The only useful data you’ll ever find is already digitized, but a surprising number of gauges and meters are still analog. The correct solution to digitizing various pressure gauges, electric meters, and any other analog gauge is obviously to replace the offending dial with a digital sensor and display. This isn’t always possible, so for [Egar] and [ivodopiviz]’s Hackaday Prize entry, they’re coming up with a way to convert these old analog gauges to digital using a Raspberry Pi and a bit of computer vision.
The idea behind this instrument digitizer isn’t to replace the mechanics and electronics, as we are so often wont to do. Instead, this team is using a 3D printed bracket that mounts a Raspberry Pi and camera directly in front of an analog gauge. Combine this contraption with OpenCV, and you have a device that’s just smart enough to look at a needle on a dial, convert that to a number, and save it to a file or send it out over WiFi.
It’s an extremely simple device for what [Egar] and [ivodopiviz] admit is a relatively niche application. However, if you only need digital measurements of an analog meter for a month or so, or you don’t want to mess up your steampunk decor, it’s an ingenious build.
In 2013 the dean of an Ethiopian university addressed Maker Faire Hannover and outlined one of his concerns; that the high price of developed-world textbooks was holding back the cause of education for universities such as his own in developing countries. He was there to ask for help from the maker community to solve his problem, and a group of his audience took up the challenge to create an affordable and accessible automatic book scanner.
Their scanner builds on the work of Google engineer [Dany Qumsiyeh], whose open source linear book scanner turns pages by traversing the opened book over a triangular prismic former such that pages are turned by vacuum as they pass over carefully designed slots in its surface. Their modification replaces the vacuum with the Coandă effect, to more gently tease open each page and it is hoped reduce the chance of damaging the volumes being scanned.
The whole machine is controlled by a Raspberry Pi, and the scanning is performed by linear scanning optics, sensors, and electronics taken from flatbed scanners.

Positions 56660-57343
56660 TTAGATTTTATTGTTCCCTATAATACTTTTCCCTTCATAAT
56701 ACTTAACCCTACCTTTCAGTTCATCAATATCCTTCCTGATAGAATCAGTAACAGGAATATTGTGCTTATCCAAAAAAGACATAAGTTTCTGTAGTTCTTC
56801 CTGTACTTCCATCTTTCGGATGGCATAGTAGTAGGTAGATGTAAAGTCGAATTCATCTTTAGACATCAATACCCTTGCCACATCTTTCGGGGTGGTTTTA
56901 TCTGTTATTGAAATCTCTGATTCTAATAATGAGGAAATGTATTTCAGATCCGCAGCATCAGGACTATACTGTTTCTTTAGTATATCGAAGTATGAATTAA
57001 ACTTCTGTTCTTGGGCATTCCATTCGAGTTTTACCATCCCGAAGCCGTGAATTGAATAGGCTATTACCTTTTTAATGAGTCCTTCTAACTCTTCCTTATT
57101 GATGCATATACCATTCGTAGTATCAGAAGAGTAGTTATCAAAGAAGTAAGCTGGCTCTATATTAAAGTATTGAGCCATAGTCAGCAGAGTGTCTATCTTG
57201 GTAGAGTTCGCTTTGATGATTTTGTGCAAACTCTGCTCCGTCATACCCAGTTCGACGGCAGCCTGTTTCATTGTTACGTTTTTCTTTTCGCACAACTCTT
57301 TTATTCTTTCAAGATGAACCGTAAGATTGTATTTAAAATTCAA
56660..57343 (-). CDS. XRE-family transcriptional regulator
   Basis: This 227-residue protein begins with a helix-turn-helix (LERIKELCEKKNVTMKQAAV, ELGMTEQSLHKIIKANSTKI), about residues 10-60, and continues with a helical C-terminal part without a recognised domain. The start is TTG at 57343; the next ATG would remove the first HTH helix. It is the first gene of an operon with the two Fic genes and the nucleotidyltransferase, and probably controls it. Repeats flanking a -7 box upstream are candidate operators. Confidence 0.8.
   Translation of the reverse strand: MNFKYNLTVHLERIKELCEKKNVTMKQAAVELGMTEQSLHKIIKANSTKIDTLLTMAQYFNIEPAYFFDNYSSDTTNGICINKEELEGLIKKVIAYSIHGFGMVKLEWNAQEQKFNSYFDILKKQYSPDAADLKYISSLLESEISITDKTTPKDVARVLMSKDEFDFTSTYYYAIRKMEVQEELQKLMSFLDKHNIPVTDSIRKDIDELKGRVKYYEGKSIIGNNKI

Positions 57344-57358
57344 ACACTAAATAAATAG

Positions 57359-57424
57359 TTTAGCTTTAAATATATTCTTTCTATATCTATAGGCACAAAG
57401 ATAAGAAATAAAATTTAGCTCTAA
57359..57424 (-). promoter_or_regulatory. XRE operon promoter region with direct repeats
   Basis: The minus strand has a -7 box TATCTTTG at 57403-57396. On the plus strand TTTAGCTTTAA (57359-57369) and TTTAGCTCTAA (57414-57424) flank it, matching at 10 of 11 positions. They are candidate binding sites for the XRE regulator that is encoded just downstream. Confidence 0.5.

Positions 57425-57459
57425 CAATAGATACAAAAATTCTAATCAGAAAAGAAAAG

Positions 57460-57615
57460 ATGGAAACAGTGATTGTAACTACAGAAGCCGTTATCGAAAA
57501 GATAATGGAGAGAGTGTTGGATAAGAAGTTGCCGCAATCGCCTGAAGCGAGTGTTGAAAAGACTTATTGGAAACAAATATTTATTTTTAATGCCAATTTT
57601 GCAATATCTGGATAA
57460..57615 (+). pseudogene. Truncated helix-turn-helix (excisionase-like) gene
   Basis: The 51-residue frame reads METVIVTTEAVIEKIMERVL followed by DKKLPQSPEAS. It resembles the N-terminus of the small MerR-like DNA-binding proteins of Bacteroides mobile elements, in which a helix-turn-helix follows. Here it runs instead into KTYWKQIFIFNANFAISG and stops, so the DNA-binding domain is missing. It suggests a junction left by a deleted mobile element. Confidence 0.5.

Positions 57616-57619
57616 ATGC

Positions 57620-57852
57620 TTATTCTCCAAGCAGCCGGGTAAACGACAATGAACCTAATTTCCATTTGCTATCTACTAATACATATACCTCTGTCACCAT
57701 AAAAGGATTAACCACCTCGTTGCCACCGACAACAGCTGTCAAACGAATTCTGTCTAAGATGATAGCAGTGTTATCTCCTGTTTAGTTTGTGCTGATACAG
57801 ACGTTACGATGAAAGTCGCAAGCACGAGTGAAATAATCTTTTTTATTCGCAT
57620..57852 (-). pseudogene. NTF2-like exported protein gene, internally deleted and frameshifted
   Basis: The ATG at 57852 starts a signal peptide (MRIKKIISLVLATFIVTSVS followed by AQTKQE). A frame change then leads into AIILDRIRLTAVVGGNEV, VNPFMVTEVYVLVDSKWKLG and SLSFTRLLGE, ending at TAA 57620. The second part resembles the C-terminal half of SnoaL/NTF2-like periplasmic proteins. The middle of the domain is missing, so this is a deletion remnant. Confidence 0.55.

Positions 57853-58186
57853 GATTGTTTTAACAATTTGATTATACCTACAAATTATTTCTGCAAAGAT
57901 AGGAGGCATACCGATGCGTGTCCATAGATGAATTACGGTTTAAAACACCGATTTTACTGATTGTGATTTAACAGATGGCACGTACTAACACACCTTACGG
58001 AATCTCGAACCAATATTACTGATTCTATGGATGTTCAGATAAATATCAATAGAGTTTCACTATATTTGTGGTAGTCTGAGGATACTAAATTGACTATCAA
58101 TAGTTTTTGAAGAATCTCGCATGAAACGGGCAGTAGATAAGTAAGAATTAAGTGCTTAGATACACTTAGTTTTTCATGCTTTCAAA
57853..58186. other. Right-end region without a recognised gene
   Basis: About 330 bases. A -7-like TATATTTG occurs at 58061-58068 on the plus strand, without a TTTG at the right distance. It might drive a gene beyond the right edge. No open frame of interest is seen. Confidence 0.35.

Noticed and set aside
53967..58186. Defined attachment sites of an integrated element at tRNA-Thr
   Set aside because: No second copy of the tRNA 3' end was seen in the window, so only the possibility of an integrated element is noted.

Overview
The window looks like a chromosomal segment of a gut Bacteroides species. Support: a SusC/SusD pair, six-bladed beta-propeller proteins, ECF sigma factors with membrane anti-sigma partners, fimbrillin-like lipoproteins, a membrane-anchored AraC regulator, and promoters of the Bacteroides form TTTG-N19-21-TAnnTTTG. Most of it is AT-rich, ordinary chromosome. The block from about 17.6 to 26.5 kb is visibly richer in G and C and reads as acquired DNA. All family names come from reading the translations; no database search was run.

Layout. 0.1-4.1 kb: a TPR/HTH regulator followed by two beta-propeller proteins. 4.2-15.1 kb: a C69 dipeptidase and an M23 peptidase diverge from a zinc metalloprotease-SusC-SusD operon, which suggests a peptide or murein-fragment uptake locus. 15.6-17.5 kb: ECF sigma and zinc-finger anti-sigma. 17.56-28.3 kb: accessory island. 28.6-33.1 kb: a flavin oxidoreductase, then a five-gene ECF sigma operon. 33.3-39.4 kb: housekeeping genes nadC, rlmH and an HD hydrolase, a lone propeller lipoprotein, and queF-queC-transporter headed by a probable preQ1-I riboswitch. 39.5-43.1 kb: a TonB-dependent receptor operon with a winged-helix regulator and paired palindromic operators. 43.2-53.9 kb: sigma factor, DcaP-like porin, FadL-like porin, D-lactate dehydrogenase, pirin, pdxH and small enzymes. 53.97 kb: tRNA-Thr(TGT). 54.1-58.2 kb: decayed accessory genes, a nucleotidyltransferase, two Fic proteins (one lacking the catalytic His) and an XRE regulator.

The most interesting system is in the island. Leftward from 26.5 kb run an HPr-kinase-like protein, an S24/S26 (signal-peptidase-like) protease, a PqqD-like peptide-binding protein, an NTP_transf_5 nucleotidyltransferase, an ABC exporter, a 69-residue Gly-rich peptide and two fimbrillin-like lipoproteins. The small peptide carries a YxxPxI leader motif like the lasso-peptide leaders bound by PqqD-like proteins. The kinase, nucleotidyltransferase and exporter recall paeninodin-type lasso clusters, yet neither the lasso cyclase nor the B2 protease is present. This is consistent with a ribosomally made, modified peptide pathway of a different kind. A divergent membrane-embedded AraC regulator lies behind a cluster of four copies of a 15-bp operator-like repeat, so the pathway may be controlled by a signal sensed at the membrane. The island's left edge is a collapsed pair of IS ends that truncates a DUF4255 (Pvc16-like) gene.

An important design goal of the project was to ensure that the scanner could be built without special tools or expertise that might be difficult to find in a developing country, as well as that it should be as inexpensive as possible. The frame of the machine is off-the-shelf extruded aluminium, and the body is acrylic sheet which can be cut to shape with a hand saw if necessary. It is estimated that the device will cost in the region of 500 Euros (about $568) to build.
Writing from the perspective of having been peripherally involved in a professional book scanning operation at a large publisher the benefits of this machine are immediately apparent. Removing the binding and automatically scanning each page as an individual sheet produces a very fast and high quality result, but by its very nature damages the volume being scanned. This machine promises to deliver a solution to the problem of book scanning that is considerably less intrusive.
It is also worth noting that the project does not address any copyright issues that might arise from scanning commercially published textbooks, though this is more of a concern for the end user in terms of what they scan with it than it is for the maker.
[Chris] recently got his hands on an old telescope. While this small refractor with an altitude-azimuth mount is sufficient for taking a gander at big objects in our solar system, high-end telescopes can be so much cooler. Large reflecting telescopes can track the night sky for hours, and usually come with a computer interface and a GOTO button. Combine this with Stellarium, the open source sky map, and you can have an entire observatory in your back yard.
For [Chris]’ entry into the 2016 Hackaday Prize, he’s giving his old telescope an upgrade. With a Raspberry Pi, a few 3D printed adapters, and a new telescope mount to create a homebrew telescope computer.
The alt-az mount really isn’t the right tool for the astronomical job. The earth spins on a tilted axis, and if you want to hold things in the night sky still, it has to turn in two axes. An equatorial mount is much more compatible with the celestial sphere. Right now, [Chris] is looking into a German equatorial mount, a telescope that is able to track an individual star through the night sky using only a clock drive motor.
To give this telescope a brain, he’ll be using a Raspberry Pi, GPS, magnetometer, and ostensibly a real-time clock to make sure the build knows where the stars are. After that, it’s a simple matter of pointing the telescope via computer and using a Raspberry Pi camera to peer into the heavens with a very, very small image sensor.